A graduate in philosophy, politics and economics, Truss juggled her professional career in London — first as an economist for Shell then as head of public affairs for Cable & Wireless — with her political ambitions. Having run unsuccessfully twice, she was a star candidate when Cameron would lead the Tories out of the political wilderness in 2010.
But she had faced a fierce and embarrassing battle against de-selection by party members after the Daily Mail revealed before the campaign that some years earlier, she’d had an 18-month affair with a Tory MP, Mark Field, 10 years her senior. Both were married at the time of their liaison.
Truss door-knocked every party member – dubbed the “Turnip Taliban” — to explain herself and an effort to oust her failed. She went on to win the seat by more than 13,000 votes. She has fiercely guarded her privacy since, with her husband and two daughters rarely seen in public settings.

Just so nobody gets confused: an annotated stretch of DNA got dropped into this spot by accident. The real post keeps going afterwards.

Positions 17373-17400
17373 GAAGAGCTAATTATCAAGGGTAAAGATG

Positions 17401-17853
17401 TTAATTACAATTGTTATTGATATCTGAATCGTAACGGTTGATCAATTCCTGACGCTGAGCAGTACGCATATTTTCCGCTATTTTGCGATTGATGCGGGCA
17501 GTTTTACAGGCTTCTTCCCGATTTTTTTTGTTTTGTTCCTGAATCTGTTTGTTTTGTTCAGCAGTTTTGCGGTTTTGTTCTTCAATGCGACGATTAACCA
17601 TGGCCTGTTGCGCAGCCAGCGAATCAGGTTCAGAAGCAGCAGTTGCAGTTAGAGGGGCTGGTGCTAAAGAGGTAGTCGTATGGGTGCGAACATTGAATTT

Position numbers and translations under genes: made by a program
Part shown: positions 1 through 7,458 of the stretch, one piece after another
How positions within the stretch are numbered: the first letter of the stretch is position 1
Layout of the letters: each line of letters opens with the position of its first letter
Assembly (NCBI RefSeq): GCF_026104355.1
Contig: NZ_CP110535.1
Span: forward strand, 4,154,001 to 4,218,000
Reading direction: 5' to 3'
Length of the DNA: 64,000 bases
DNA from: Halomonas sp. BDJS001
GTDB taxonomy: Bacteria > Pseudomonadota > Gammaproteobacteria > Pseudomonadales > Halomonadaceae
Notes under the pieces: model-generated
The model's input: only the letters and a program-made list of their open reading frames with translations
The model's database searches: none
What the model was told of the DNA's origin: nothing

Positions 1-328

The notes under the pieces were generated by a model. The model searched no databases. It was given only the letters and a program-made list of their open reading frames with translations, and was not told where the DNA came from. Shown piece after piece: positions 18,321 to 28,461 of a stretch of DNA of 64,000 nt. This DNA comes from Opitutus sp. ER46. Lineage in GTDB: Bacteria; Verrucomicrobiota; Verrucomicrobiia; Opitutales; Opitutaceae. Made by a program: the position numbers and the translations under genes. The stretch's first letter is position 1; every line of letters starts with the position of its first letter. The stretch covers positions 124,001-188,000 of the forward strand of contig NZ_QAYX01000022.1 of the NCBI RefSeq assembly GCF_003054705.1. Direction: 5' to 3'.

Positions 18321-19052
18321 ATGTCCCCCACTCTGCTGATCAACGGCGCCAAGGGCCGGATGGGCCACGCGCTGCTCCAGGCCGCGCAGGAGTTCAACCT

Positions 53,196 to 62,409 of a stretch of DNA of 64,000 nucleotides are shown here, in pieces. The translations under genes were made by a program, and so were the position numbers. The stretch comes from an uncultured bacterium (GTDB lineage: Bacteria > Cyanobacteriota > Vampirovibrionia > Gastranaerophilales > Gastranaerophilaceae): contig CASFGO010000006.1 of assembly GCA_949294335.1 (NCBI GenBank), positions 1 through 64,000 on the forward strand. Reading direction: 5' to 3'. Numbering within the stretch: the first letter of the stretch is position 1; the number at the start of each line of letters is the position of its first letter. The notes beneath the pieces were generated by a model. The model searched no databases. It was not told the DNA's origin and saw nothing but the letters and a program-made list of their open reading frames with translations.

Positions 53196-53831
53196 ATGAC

While her constant rebranding has made it difficult to label her politics, her close friend, former Australian high commissioner to London George Brandis, best described her as a “Thatcherite neo-liberal” who ultimately believes in freedom of choice and speech, and freedom from political correctness, big government and high taxes.
Over the past six weeks of campaigning, she had made several commitments to reform the tax system while promising to scrap April’s National Insurance rise – a British form of the Medicare levy – and to underwrite the cost of nuclear energy.
While playing to several bases within the ranks she has vowed to deliver net-zero carbon emissions by 2050 but remove green energy levies from energy bills and end the “anti-car rhetoric” of local councils.
She says Britain must now pay off COVID debt over a longer period to focus on cost-of-living issues and also wants to encourage workers back into offices. She has promised more Rwanda-style schemes to reduce illegal immigration but wants uncapped skilled migration to fill labour shortages.
Truss has vowed to continue Britain’s tough stance against Putin and China’s rising assertiveness in the Indo-Pacific, and will increase defence spending to 3 per cent of GDP by 2030.
While some of her political opponents fret over what her ascendancy means for their hopes, some of those who should be her allies are more than willing to mock her.
“She’s not a nasty person,” said former Tory MP, adviser to Thatcher and political commentator Matthew Parris. “Everybody I know who knows her, or has worked with her, likes her. She is a very likeable person. She’s just a bit crackers!”